Happy Valley Restaurant
              400 E 12th St, Oakland, CA

              2 Replies
              1. re: Robert Lauriston

                That veggie must be listed under "Chinese Tender Green w/Oyster Sauce" on that menu. It's "choy sum" as known to Cantonese speakers, but is often called "yu choy" in large Chinese grocery chains. The stalks are thinner than Chinese broccoli, and the leafy vegetable bears a much milder taste.

                Interestingly most dim sum restaurants serve Chinese broccoli instead of choy sum.

                1. re: vincentlo

                  Yes, it's cheap Chinese greens. Yu Choy usually runs about $.99 a lb while gai lan runs about $1.99 lb.

              2. Thank you so much for trying Robert, moved a couple blocks away recently, but was hesitant to try because it is always empty at night. Going to try for dim sum this weekend and will report back. Anyone else have recommendations on what to order?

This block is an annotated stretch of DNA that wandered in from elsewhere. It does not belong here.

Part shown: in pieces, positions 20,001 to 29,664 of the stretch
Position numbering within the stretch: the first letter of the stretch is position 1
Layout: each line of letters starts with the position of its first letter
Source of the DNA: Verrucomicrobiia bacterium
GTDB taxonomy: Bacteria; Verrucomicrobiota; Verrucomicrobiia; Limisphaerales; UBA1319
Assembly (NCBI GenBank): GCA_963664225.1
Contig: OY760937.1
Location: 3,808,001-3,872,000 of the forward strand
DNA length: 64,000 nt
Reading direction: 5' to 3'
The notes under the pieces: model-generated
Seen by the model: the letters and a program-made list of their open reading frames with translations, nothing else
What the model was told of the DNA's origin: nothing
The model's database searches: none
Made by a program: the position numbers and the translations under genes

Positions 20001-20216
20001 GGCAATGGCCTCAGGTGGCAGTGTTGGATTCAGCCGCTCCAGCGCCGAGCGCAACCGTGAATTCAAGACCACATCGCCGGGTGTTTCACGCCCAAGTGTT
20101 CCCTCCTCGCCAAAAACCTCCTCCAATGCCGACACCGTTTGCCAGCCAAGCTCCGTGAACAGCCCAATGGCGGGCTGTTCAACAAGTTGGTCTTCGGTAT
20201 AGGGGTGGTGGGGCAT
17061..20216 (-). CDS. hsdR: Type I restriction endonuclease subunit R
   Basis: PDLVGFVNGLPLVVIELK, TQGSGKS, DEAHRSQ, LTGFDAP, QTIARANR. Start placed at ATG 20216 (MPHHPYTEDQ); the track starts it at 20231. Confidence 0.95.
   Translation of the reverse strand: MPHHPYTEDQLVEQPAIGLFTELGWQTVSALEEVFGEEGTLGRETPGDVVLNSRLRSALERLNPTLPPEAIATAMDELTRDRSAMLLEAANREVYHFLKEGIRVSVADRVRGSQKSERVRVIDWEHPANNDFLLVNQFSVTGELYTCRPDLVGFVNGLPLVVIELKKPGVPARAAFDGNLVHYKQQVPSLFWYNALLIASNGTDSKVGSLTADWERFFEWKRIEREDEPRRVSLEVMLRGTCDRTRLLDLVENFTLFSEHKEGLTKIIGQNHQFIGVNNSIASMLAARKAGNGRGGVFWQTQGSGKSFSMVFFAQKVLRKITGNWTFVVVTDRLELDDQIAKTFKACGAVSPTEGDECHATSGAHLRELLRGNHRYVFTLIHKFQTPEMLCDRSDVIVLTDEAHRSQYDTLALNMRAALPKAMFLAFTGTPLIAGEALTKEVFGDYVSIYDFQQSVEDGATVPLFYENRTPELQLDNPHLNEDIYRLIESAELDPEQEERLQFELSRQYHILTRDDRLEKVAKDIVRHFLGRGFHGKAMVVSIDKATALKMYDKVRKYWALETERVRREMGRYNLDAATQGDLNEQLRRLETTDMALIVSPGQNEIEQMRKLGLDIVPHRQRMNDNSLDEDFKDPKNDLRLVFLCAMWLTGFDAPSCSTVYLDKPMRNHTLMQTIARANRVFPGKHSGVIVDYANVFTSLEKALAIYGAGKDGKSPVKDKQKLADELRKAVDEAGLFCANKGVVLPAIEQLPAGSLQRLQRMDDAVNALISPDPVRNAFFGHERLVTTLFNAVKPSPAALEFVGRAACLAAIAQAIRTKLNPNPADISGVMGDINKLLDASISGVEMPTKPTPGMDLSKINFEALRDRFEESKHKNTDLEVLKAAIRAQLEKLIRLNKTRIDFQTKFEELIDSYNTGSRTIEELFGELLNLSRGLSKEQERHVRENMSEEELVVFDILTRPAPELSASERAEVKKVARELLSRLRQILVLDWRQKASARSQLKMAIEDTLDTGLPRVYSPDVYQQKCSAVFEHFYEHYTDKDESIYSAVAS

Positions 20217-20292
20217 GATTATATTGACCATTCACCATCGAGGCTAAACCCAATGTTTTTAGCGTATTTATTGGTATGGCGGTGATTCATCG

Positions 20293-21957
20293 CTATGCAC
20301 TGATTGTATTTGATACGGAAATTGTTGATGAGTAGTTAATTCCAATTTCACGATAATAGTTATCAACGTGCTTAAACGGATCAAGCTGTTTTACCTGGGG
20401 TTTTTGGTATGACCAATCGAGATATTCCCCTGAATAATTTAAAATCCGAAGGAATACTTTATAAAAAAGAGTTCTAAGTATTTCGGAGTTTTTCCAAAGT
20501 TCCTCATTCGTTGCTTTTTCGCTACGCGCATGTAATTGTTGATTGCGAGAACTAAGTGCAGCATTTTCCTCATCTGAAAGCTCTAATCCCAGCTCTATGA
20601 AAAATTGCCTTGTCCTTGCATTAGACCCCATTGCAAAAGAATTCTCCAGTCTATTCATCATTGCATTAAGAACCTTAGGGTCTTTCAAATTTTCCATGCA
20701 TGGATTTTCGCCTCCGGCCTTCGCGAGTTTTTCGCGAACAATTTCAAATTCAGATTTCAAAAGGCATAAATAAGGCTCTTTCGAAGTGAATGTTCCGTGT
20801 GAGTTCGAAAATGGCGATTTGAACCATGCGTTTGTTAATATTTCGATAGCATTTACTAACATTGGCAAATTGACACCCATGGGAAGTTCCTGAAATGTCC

1. tried happy valley's dim sum finally and it ranks very close to the bottom of my list.
                  -congee w/pork & preserved egg
                  -steamed beef ball
                  -pan fried turnip cake
                  -steamed bbq buns
                  -steamed shrimp soft rice noodle
                  -siu mai
                  it looks like dim sum but doesn't taste like it. no service at all. beware of street sweeping on thurdays, fridays, 12:30-3:30.
                  -yep, it's cheap, you get what you pay for.

                  2 Replies
                  1. re: shanghaikid

                    Well, value priced dim sum is understandably more prevalent these days and I think that so long as you know what you're in for, there's certainly a place for this kind of alternative. In its own way this kind of choice is preferable to mortgaging your house to go to Yank Sing.